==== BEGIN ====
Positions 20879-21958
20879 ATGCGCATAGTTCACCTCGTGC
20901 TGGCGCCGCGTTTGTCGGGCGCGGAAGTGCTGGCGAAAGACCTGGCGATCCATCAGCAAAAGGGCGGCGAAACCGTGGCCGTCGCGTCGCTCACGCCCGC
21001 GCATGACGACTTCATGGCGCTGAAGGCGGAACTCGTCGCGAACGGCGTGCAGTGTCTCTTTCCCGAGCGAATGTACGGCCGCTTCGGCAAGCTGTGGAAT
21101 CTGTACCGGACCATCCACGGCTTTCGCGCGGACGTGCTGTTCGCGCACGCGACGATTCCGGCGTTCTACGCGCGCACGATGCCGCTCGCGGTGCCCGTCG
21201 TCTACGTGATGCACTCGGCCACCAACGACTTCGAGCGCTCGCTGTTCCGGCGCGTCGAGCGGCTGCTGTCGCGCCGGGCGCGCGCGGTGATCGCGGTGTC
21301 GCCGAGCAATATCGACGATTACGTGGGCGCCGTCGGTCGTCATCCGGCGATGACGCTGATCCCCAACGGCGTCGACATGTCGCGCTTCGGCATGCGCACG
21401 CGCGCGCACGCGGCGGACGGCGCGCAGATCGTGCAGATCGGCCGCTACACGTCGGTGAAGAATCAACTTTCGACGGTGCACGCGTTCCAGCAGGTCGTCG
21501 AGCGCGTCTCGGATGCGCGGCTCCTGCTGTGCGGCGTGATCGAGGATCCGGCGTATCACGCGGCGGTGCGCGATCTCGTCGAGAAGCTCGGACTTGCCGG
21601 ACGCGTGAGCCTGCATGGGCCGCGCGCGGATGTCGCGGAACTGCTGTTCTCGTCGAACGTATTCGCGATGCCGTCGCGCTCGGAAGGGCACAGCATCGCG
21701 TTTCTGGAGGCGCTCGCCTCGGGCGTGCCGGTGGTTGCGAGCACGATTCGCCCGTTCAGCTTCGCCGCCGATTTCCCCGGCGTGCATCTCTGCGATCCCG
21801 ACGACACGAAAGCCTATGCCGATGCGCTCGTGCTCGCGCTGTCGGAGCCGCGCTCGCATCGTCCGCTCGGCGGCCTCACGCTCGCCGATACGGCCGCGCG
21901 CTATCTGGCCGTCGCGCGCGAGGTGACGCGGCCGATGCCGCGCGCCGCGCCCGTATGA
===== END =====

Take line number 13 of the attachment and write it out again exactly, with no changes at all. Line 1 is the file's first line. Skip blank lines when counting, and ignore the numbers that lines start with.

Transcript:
21901 CTATCTGGCCGTCGCGCGCGAGGTGACGCGGCCGATGCCGCGCGCCGCGCCCGTATGA